Manarola, the second smallest city of the Cinque Terre after Corniglia, pertains to the exclusive club of the most beautiful urban areas in Italy. The houses, with facades painted in lively colors, are very close to one another. The alleys, called caruggi here, create a dense structure, sometimes organized in various levels with suspended passages that connect the upper floors of the buildings. Every year, during the Christmas season, the hill that dominates the city is lighted by a gigantic nativity scene in which all of the people and scenarios are made of light bulbs.

Monterosso is the largest and certainly the most lively of the Cinque Terre cities. The modern part, Fegina, where the station, beach and various bars and restaurants are, is separated from the medieval historical center by a tunnel. Between the two, the castle, constructed by the noble Genovese family Obertenghi, and the Aurora tower, previously used by the local population to defend against Saracen pirate attacks, dominate the sea. A statue of the god Neptune seems to hold up the rocky outcropping that separates the two villages. The narrow streets of the medieval city, colorful and happy, are dotted by small businesses and stores that sell typical local products or arts. The San Giovanni Battista church is an excellent example of the Ligurian gothic architecture. Between Levanto and Monterosso, the Punta Mesco promontory is crossed by a panoramic trail for hiking, in the middle of Mediterranean vegetation between vineyards and olive groves.

Vernazza is a unique city among the Cinque Terre cities that was constructed on a natural port in the center of a small cove protected by a ring of reefs. The origin of the city dates back to the Middle Ages and its delicately decorated houses are a testimony to the glorious past in the time of the maritime republics when Vernazza was one of the main cities of the Republic of Genoa. The village is typical of Liguria, with characteristics that are common to the other Cinque Terre and, generally speaking, of the entire Ligurian coast with the houses painted in lively colors and windows surrounded by frescoes in trompe l'oeil and the tangled alleys in an intricate maze, the fishermen's wooden barges in various colors and the air perfumed by the smells of salt and lemon. Behind the small port and the beach, you can find the famous plaza that receives visitors, offering them many opportunities to rest while the Santa Margherita d'Antiochia parochial church, which is very impressive with its tower that resembles a minaret, seems to challenge the sea.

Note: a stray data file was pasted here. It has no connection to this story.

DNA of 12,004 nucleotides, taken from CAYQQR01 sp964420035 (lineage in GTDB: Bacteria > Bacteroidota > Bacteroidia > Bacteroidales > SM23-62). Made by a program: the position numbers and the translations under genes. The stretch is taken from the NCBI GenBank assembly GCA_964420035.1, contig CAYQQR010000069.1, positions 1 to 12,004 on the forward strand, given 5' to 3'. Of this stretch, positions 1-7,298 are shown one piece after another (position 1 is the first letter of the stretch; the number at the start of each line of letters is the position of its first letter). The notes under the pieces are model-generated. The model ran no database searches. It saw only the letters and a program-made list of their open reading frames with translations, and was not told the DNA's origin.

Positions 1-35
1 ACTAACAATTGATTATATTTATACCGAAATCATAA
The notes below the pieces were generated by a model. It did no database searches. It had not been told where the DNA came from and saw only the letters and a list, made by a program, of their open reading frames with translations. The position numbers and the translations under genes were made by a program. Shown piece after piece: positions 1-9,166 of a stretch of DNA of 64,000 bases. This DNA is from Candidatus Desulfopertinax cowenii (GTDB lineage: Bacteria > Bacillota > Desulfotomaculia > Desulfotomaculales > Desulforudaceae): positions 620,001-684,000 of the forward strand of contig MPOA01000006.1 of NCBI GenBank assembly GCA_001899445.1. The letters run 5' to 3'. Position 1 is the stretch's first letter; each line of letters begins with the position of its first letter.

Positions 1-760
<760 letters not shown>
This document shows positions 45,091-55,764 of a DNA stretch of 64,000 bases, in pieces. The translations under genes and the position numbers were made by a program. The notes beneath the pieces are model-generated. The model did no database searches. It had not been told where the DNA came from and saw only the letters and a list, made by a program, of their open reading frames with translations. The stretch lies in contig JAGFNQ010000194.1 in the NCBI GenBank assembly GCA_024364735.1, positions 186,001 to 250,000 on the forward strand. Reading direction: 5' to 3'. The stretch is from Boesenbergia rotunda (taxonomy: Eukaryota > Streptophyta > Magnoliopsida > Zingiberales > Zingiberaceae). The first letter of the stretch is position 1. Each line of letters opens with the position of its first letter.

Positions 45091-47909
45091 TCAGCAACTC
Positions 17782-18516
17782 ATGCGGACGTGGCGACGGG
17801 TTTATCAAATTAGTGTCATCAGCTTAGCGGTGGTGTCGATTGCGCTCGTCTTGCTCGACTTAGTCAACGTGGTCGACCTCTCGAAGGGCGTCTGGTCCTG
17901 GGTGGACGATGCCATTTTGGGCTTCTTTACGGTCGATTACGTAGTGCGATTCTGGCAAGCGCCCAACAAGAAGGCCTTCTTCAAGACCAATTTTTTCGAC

La Via dell’amore (The Way of Love) connects Riomaggiore to the village of Manarola. This passage with a view of the sea that is about one kilometer long, is part of a much longer road, the Sentiero Azzurro (The Blue Trail), that goes from Portovenere to Sestri Levante. Open since the beginning of the 1920s, with the aim of creating a means of communication between the two villages that up until then didn't have many relationships, soon became a highly symbolic place for lovers who started to use it as a background, romantic and favorable, for declarations of love or marriage proposals.
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Deiva Marina, Riomaggiore, Corniglia